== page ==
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Observing a “Beeutiful” Production

Mia+Akers+played+Rona+Peretti%2C+the+announcer+and+alumna+of+the+Spelling+Bee.+She+is+seen+with+John+Bleck%2C+playing+Douglas+Panch%2C+the+school+principal.+
Mia Akers played Rona Peretti, the announcer and alumna of the Spelling Bee. She is seen with John Bleck, playing Douglas Panch, the school principal.

Mia Akers played Rona Peretti, the announcer and alumna of the Spelling Bee. She is seen with John Bleck, playing Douglas Panch, the school principal.

Jake Rudolphi

Jake Rudolphi

Mia Akers played Rona Peretti, the announcer and alumna of the Spelling Bee. She is seen with John Bleck, playing Douglas Panch, the school principal.

Maddie Wasser, Staff Writer

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On the weekend of April 28-29, Libertyville High School’s Fine and Performing Arts Department presented the “25th Annual Putnam County Spelling Bee,” a musical based on a book written by Rachel Sheinkin with music and lyrics by William Finn.

The musical, you could call it, was unusual. Not only did it provide aspects of young children’s difficulties, but it encompassed the entire audience and offered a few selected audience members to partake in the “spelling bee.”

An evident success of the play was the cast. The selected actors to perform were spectacular. Each student felt as though they had a designated spot on the cast and fulfilled that position as though the audience didn’t even feel was acting.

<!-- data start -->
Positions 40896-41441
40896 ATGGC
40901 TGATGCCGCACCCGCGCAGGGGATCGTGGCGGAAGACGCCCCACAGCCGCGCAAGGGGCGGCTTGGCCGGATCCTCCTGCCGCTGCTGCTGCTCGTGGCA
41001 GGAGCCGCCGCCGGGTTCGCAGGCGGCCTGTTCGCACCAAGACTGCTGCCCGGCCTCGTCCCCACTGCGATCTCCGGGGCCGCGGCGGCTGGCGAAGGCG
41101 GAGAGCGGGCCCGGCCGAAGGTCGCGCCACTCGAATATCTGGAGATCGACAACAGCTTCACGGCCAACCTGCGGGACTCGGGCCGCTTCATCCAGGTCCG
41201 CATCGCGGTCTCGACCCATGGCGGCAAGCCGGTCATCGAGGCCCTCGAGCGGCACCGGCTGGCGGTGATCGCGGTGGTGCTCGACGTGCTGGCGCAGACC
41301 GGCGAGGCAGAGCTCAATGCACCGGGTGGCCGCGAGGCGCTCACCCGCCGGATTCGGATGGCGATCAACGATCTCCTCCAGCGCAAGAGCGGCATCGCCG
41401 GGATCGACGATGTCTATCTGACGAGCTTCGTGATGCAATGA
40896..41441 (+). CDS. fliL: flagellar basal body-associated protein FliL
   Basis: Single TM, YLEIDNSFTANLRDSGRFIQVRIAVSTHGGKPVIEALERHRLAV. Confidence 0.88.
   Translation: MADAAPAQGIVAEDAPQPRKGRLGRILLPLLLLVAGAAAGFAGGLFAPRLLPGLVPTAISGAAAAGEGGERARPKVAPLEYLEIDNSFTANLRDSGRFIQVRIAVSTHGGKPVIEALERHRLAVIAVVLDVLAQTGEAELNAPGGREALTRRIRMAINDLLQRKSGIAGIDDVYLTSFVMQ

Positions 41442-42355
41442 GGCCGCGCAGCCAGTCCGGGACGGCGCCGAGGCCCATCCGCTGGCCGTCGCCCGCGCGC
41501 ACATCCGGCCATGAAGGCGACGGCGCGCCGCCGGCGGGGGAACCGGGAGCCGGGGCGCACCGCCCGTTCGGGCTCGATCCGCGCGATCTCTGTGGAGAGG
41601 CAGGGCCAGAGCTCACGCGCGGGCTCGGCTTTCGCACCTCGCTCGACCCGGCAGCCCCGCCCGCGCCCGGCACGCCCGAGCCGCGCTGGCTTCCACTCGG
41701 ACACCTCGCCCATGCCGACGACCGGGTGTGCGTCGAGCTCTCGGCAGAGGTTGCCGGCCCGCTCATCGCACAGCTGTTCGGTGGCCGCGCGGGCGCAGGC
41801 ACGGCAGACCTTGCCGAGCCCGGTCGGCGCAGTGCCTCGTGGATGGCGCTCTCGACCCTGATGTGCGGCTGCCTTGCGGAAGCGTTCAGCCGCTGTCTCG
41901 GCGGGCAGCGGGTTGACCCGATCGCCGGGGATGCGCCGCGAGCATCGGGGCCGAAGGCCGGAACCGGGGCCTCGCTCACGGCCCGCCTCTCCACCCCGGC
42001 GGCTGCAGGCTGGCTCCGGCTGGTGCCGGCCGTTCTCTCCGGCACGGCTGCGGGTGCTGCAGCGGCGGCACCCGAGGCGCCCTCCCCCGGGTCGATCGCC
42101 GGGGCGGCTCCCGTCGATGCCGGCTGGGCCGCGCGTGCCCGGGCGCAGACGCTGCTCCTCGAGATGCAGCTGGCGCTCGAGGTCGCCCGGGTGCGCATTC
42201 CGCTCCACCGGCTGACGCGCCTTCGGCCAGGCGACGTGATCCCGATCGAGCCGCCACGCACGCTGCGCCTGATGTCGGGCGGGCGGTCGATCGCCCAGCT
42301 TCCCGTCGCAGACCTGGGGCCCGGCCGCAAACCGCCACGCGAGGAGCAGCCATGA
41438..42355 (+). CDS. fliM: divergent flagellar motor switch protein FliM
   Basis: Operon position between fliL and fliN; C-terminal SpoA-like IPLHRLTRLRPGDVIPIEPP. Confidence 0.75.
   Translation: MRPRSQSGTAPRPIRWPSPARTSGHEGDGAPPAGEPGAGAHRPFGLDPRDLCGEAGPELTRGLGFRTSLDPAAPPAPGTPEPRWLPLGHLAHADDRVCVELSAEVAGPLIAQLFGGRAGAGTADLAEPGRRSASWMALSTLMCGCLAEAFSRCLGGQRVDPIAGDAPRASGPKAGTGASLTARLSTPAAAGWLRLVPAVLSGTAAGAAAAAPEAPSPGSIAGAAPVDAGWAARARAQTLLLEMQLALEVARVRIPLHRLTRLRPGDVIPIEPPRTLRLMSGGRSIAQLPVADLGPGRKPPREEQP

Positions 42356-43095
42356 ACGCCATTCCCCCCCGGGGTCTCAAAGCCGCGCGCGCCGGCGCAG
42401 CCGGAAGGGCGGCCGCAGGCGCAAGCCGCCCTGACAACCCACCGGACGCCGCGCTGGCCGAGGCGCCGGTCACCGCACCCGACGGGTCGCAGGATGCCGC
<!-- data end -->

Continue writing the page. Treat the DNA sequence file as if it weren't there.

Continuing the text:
One actor in particular who stood out was senior Patrick Dunleavy, who played William Barfée. Dunleavy’s emphasis and emotion brought on to his rude, ill-mannered character filled each act with flecks of raw talent. His attitude throughout the show was evident and Dunleavy’s presence commanded the stage.

Along with the actors, the pit orchestra played a key component in the musical. Each song filled the theater with a lively mood and kept the audience on their toes. The reverberating pitch of the music acted as a perfect background for the play.

Unlike many high school productions, the musical provided many scenes of selective comedy that the whole family could enjoy. As an audience member, it was evident that all eyes were glued to center stage along with the continuous chuckles that would resonate throughout the crowd. Each piece of comedy not only marinated in the audience’s brains but brought current issues, political topics and 21st century ideas into the acts, which each individual in the crowd could relate to.

To top off the musical, it would be appropriate to thank each director, manager, designer and choreographer that took their time and dedication to perfect the fine details of the play. I was once again astounded by the effort and talent the LHS has and can’t wait to revisit the Fine Arts Department in the 2017-18 school year.

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Observing a “Beeutiful” Production